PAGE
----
Ukraine wants UN to oversee evacuations from Mariupol steel plant

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Ukraine on Monday is calling for the United Nations to oversee any safe evacuation route from a steel factory in Mariupol where officials say up to 1,000 civilians are hiding. 

Deputy Prime Minister Iryna Vereshchuk made the plea after rejecting that an agreement was made with Moscow to establish a humanitarian corridor out of the Azovstal steel plant, which continues to come under attack by the Russian military, Reuters reports. 

Ukraine wants the U.N. “to be the initiator and guarantor of the humanitarian corridor from Azovstal for civilians,” Reuters quoted Vereshchuk as saying Monday. 

A Ukrainian solider from the Azov Battalion and civilians gather on Orthodox Easter Sunday in this handout image at the Azovstal steel plant where soldiers are holding out and civilians sheltering. 

A Ukrainian solider from the Azov Battalion and civilians gather on Orthodox Easter Sunday in this handout image at the Azovstal steel plant where soldiers are holding out and civilians sheltering.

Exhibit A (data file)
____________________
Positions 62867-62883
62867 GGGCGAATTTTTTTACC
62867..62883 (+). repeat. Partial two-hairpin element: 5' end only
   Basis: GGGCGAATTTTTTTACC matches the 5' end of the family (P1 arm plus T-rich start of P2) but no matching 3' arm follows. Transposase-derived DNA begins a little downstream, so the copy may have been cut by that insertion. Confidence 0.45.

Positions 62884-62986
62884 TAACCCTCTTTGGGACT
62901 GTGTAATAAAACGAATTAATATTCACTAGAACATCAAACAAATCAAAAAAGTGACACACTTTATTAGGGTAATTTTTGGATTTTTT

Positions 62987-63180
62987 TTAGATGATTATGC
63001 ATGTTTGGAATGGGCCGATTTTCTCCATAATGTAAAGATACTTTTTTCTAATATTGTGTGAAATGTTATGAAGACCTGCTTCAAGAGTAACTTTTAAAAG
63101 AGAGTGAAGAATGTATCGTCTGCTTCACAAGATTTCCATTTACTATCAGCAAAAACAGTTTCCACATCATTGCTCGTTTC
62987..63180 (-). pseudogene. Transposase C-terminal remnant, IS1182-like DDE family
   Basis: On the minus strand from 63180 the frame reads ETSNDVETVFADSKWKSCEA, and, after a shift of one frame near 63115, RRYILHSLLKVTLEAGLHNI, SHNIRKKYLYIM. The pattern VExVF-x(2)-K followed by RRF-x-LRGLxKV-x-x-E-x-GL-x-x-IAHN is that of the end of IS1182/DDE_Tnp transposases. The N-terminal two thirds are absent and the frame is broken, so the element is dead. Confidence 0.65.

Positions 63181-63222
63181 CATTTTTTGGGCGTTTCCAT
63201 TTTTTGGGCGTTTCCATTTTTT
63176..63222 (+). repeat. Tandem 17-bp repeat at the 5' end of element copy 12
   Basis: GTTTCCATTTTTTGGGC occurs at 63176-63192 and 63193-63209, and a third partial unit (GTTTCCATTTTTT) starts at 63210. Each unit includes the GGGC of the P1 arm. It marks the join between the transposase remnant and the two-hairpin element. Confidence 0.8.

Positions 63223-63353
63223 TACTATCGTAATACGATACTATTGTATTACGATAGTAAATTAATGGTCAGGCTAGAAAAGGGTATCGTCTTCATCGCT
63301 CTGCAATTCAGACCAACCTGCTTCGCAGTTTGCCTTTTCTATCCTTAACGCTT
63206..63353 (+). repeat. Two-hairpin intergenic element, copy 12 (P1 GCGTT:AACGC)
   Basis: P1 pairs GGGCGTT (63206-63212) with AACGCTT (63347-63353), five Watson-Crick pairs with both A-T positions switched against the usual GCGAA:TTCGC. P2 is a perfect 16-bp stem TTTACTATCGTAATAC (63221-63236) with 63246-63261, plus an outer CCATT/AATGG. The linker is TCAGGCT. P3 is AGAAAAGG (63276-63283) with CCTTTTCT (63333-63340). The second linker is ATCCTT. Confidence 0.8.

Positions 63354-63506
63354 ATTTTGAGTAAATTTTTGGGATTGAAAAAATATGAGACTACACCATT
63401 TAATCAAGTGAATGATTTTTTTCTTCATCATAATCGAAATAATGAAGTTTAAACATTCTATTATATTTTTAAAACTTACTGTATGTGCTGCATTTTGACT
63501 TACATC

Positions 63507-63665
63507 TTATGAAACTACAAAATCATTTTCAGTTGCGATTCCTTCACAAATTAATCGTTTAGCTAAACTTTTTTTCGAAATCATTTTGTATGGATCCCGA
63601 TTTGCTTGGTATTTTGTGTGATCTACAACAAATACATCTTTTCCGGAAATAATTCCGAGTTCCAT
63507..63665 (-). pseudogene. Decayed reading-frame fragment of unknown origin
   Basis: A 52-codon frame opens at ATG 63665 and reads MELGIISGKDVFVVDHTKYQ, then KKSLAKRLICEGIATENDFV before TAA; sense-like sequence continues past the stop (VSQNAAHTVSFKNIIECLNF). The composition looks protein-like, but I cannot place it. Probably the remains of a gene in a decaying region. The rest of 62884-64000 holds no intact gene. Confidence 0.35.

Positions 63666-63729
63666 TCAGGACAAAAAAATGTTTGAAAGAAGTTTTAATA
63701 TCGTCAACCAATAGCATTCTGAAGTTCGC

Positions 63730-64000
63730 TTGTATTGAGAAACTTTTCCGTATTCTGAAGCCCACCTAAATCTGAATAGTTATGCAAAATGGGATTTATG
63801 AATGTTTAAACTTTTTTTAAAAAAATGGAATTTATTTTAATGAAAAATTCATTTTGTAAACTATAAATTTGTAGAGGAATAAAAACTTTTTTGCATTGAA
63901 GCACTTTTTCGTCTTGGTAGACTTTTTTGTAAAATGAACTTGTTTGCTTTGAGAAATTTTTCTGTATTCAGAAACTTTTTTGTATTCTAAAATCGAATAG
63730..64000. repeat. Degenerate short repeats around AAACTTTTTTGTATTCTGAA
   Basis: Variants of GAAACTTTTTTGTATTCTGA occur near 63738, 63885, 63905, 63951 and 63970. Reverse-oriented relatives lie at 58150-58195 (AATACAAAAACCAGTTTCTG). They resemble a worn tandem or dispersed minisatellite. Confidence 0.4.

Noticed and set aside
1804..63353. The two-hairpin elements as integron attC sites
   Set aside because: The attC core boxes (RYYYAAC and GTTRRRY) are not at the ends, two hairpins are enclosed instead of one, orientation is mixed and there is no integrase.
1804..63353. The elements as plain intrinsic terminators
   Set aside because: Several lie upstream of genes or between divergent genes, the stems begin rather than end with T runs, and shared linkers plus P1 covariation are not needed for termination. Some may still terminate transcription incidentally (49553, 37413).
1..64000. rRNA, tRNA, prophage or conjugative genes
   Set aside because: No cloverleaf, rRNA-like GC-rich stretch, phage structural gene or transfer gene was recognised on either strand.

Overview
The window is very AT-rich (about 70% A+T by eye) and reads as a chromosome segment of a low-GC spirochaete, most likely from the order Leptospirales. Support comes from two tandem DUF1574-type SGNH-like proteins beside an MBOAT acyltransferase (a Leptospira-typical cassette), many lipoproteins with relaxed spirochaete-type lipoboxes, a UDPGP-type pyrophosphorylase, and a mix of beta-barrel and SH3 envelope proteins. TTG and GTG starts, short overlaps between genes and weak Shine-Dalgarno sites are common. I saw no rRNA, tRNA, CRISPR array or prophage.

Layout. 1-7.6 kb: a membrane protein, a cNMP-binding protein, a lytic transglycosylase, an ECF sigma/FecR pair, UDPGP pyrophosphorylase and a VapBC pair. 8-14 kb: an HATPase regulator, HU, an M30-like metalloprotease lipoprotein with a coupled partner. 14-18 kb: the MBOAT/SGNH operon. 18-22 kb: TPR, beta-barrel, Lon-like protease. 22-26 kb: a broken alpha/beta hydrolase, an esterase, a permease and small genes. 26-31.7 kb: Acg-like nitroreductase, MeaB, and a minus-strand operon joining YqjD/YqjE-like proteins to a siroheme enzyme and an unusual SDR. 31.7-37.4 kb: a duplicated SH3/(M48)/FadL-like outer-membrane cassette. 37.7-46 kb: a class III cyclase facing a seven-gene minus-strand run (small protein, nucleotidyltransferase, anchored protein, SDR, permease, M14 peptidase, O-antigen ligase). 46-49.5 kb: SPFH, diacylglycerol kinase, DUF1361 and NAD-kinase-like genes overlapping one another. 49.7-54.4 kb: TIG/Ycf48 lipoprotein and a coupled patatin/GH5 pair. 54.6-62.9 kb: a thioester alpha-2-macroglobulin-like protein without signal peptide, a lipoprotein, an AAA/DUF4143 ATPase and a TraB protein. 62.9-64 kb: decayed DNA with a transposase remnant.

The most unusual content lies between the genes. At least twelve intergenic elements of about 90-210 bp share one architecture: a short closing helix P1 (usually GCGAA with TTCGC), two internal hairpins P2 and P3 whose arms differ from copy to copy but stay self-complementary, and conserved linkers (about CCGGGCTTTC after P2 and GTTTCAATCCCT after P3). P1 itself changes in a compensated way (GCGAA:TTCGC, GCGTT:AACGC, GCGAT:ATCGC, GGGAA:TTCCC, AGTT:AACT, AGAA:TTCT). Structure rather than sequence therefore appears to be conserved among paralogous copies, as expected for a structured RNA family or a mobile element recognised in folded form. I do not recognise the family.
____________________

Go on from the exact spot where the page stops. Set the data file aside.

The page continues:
(Azov/Handout via Reuters)

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U.N. Secretary-General Antonio Guterres is set to meet with Russian President Vladimir Putin on Tuesday in Moscow. 

Mariupol and the ongoing situation at the Azovstal plant will be among the topics discussed, Russian state media is reporting, citing its foreign ministry. 

This satellite image from Planet Labs PBC shows damage at the Azovstal factory in Mariupol, Ukraine, on Sunday, April 24. 

This satellite image from Planet Labs PBC shows damage at the Azovstal factory in Mariupol, Ukraine, on Sunday, April 24. 
(Planet Labs PBC via AP)

Earlier Monday, Russia said it would open up a humanitarian corridor at 2 p.m. local time for those trapped in the steel factory – but Ukraine later came out and said no deal had been agreed upon. 

“It is important to understand that a humanitarian corridor opens by the agreement of both sides,” Vereshchuk reportedly wrote on Telegram. “A corridor announced unilaterally does not provide security, and therefore is not a humanitarian corridor.” 

The Azovstal Iron and Steel Works factory in Mariupol, Ukraine, on Friday, April 22.

The Azovstal Iron and Steel Works factory in Mariupol, Ukraine, on Friday, April 22.
(REUTERS/Alexander Ermochenko)

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Separately, Russia’s deputy U.N. Ambassador Dmitry Polyanskiy said Monday that he believes a cease-fire would allow Ukraine’s armed forces to regroup. 

“We don’t think that a ceasefire is a good option right now,” he said, according to Reuters, but added that it is “not up to me to decide.” 

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